Cecilia smiled at me, blushing, and again I felt that uncontrollable desire to hit, and even before anything happened I saw the image of her head smashing down, her scalp bashing over and over against the uneven ground, her head splitting open, the blood clumping in her hair. I felt my body lunge at her wildly, and then, for some reason, stop short. It was like an “illumination”— people who know about these things explained it to me much later. And the “illumination” helped me avoid the images I had just seen, and I had the first impulse that led to everything that came after: I ran to the drawing and painting workshop on the second floor—some of the kids, including Cecilia, followed me—and I took paints and paper from the cabinets and sat down to draw. I drew it all. An extreme close‑up of the fear in one of Cecilia’s terrified eyes, a slice of her sweaty forehead covered with zits and blackheads. The rough ground below her, the tips of my strong fingers just barely in the picture, tangled in her hair, and then red, pure red, staining everything.
If I’m asked what I learned in school, I can reply only that I learned to paint. Everything else went away just as it came, and there’s nothing left. Nor did I study anything else after high school. I paint pictures of heads hitting the ground, and people pay me fortunes for them. I live in a loft in downtown Buenos Aires. My bedroom and bathroom are upstairs, the kitchen is downstairs, and all the rest is my studio, or “atelier,” as Aníbal likes to call it. Some people ask me for portraits of their own heads. They like gigantic square canvases, and I make them up to six feet by six feet. They pay me whatever I ask. Later I see the paintings hung in their enormous, empty living rooms, and I think that those guys deserve to see themselves good and smashed on the ground by my hand, and they seem very much to agree when they stand in front of the paintings. You’d have to see them to understand what kind of picture I’m talking about. I mean, they’re really good pictures.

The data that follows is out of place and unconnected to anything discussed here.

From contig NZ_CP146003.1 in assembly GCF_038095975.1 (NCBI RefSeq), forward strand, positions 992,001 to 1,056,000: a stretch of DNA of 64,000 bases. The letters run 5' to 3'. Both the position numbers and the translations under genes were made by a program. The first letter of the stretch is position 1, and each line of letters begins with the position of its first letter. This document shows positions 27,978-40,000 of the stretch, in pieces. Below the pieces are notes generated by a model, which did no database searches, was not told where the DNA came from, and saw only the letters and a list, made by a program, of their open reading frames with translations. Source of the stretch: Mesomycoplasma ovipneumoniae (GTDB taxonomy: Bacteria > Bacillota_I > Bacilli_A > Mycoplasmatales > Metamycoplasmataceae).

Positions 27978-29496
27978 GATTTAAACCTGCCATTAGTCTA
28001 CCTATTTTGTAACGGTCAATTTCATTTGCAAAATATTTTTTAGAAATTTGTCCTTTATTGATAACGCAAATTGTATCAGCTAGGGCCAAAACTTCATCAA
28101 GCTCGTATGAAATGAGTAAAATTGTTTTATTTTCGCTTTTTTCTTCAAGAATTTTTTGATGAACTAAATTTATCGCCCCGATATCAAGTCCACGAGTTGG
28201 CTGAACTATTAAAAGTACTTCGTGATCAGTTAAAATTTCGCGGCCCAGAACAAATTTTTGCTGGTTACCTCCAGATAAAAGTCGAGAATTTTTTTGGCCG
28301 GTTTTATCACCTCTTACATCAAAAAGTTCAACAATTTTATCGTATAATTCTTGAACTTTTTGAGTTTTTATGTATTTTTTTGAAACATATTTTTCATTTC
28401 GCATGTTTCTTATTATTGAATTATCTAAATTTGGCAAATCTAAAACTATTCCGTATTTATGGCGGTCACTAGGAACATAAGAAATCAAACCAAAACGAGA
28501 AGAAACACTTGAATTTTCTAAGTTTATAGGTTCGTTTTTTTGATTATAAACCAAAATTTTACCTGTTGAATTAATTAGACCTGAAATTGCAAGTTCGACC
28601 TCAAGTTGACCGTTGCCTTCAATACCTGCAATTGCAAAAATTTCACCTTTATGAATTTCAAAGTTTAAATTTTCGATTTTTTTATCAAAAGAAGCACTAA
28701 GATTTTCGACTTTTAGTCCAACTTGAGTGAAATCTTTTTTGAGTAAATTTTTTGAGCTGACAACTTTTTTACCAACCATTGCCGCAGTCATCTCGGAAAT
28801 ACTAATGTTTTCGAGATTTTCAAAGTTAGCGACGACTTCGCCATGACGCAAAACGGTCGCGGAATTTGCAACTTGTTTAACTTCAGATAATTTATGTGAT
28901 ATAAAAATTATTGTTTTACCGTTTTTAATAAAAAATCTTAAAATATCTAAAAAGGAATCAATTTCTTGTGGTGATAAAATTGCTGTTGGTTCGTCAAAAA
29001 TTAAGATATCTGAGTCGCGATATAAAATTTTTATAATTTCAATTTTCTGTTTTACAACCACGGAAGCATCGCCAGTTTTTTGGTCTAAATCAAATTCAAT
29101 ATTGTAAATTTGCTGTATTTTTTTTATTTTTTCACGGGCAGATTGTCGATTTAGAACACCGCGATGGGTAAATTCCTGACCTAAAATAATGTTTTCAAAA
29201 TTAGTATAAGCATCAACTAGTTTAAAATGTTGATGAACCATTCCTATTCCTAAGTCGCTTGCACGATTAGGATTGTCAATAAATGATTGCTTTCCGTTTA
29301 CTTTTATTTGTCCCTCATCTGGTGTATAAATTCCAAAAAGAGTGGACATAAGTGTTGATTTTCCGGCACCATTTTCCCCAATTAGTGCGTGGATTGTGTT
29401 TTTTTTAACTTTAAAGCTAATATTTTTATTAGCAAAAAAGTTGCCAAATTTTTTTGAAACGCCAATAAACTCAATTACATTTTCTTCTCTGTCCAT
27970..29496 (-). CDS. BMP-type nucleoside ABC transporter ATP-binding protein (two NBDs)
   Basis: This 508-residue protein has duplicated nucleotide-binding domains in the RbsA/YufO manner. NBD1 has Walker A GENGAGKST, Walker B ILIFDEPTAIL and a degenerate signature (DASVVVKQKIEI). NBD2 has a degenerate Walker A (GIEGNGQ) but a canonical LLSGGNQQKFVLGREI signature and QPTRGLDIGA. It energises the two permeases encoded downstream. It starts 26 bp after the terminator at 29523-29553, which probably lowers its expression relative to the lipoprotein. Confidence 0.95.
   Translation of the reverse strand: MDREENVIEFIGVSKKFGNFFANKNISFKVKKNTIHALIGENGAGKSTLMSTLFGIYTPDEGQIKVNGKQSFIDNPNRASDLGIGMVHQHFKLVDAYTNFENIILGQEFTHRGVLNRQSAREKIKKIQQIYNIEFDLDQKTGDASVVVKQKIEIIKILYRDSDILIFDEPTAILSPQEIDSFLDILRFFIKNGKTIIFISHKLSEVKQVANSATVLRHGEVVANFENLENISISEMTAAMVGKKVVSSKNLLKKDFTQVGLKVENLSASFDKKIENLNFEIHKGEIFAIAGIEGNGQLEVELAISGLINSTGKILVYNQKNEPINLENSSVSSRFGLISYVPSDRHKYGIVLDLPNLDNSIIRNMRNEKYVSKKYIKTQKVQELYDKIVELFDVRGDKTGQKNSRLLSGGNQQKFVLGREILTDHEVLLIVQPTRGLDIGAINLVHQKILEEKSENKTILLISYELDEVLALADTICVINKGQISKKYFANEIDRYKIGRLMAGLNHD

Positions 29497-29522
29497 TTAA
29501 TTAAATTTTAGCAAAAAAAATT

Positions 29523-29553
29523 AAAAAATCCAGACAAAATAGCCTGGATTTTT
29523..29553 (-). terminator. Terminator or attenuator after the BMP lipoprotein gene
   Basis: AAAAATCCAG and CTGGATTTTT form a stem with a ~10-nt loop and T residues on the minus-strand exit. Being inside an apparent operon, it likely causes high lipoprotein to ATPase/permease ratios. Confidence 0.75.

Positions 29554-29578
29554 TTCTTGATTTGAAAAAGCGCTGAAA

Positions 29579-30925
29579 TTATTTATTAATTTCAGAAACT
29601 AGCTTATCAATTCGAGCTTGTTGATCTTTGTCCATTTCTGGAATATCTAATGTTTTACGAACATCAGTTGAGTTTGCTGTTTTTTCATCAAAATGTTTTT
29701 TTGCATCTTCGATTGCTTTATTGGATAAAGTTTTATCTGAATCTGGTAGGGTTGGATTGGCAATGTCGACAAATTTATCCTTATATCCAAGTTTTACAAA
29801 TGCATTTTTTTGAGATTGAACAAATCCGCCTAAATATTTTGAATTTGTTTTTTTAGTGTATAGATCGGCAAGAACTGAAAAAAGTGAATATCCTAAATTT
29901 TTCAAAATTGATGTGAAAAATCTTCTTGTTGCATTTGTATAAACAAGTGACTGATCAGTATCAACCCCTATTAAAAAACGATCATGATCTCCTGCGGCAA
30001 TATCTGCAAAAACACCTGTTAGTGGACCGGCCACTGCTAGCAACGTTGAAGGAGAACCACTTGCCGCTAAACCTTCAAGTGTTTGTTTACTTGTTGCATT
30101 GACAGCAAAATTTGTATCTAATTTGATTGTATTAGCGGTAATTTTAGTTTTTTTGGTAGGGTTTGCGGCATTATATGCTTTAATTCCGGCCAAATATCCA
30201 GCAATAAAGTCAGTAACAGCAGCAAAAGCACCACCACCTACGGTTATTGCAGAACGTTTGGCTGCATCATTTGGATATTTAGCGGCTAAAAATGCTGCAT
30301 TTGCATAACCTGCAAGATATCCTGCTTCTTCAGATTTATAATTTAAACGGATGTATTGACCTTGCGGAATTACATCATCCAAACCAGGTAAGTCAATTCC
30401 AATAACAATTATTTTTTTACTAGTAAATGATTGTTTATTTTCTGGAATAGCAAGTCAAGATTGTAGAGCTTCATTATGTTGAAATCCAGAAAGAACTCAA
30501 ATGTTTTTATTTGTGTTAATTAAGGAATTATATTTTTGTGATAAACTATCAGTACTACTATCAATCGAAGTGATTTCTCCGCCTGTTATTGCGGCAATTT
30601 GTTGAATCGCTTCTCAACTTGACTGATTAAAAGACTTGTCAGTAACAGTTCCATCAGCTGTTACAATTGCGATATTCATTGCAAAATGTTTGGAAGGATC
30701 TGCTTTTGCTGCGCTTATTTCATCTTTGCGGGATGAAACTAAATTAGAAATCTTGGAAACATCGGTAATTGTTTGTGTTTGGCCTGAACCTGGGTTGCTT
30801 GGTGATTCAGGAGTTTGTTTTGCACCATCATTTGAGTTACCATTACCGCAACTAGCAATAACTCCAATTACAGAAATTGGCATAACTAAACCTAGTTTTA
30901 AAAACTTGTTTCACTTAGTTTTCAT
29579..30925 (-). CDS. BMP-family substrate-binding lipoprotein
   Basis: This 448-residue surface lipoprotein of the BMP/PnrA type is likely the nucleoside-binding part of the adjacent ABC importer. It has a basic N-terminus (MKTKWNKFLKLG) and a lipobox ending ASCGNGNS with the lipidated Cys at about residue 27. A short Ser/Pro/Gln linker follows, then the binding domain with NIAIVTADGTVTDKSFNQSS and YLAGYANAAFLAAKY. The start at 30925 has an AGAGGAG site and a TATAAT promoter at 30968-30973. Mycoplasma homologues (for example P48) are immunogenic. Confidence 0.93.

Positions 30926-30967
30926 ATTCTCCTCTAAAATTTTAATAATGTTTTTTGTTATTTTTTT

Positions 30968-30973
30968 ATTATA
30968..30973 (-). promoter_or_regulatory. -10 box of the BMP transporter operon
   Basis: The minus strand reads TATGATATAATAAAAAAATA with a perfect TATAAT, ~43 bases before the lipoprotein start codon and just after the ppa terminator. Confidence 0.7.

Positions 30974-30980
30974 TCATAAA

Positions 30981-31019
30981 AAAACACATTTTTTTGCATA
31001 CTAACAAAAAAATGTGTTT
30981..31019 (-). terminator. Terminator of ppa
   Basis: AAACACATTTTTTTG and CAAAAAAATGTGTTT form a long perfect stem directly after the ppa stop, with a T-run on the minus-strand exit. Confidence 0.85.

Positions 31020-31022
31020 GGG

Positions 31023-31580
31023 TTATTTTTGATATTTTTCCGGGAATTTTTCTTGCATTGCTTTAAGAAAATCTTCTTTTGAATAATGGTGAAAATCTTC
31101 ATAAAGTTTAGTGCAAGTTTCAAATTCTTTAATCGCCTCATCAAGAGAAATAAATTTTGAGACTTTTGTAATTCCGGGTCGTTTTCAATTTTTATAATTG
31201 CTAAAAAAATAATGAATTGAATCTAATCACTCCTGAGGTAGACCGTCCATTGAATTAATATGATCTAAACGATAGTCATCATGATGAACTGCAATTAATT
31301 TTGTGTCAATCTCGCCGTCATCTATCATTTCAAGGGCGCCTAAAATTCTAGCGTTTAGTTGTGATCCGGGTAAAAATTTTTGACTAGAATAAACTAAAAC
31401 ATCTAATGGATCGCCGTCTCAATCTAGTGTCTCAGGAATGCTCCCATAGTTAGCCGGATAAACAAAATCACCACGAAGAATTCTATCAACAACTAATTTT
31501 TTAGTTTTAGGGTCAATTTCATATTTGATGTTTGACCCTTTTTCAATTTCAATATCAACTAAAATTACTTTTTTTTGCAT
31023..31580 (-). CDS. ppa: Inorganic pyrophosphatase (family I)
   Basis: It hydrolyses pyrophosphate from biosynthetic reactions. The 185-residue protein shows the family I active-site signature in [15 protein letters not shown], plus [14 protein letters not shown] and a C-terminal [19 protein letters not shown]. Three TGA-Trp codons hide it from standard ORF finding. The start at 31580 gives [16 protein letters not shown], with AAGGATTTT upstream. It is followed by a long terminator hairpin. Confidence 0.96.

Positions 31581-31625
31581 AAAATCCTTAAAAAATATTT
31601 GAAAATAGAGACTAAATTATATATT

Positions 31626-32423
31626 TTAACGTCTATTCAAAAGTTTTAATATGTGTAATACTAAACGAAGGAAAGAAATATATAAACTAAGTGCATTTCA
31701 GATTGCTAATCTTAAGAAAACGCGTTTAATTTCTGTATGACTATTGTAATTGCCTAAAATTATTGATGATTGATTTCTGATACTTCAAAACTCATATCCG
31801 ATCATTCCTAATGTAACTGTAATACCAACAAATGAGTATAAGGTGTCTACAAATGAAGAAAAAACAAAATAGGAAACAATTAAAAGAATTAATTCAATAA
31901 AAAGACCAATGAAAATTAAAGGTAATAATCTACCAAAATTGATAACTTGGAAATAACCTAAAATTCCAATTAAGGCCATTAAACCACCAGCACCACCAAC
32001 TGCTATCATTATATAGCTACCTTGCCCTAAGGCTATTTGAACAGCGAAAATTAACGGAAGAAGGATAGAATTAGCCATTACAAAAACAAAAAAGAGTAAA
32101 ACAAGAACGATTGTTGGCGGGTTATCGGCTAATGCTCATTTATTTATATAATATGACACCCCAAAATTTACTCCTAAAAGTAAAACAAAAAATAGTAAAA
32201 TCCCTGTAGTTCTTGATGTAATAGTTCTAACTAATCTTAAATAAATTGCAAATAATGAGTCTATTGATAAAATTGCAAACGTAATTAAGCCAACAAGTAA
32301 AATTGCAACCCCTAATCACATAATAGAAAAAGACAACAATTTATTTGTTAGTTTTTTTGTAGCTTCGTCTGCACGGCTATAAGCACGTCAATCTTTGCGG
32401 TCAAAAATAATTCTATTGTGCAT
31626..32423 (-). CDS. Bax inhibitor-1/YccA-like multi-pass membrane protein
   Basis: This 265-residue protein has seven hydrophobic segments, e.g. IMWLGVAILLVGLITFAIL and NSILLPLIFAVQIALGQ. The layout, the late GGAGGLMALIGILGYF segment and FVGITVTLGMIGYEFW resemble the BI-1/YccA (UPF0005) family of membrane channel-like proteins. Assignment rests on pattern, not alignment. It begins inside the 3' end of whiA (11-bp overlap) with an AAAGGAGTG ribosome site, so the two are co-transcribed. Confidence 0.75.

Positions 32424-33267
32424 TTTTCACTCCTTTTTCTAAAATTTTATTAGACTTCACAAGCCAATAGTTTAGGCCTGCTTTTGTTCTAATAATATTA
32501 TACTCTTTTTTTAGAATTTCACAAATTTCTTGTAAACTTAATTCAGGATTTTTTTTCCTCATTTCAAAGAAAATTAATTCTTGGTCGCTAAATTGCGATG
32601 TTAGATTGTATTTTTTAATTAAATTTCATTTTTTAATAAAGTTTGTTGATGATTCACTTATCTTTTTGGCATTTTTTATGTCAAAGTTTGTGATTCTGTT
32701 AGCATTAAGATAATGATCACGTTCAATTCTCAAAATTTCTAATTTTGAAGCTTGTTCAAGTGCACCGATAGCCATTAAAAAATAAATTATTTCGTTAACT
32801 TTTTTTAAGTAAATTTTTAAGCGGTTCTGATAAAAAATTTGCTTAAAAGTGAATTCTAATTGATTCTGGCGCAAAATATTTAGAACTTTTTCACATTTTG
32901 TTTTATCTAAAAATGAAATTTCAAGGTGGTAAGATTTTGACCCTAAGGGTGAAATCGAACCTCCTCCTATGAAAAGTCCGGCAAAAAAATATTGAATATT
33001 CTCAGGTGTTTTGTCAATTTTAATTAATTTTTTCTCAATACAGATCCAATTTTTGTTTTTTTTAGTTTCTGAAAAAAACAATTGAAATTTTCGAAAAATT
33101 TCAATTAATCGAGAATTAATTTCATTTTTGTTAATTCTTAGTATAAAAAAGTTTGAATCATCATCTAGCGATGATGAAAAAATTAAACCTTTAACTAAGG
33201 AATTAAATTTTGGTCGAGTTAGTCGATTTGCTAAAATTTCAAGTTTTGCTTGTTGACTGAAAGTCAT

I don’t like to have girlfriends. I dated some girls, but it never worked out. Sooner or later they start to demand more time or ask me to say things I really don’t feel. One time I tried saying what I felt, and it was worse. Another time, one of them went completely crazy, and I hadn’t said absolutely anything. She decided I didn’t love her, that I was never going to love her; she forced me to grab her by the hair and started to hit her own head against the wall. I don’t think relationships like that are healthy.
Aníbal, who is my representative and the guy in charge of putting my paintings in galleries and deciding the price of each thing I do, says that the woman thing isn’t good for us. He says that masculine energy is superior, because it’s not scattered and it is monothematic. Monothematic means you think about only one thing, but he never says what that thing is. He says that women are fine at first, “when they’re really fine,” and also at the end, because he saw his father die in his mother’s arms and that’s a good way to die. But everything in between “is just hell.” He says that for now I have to concentrate on what I know how to do, which is saying nothing and painting.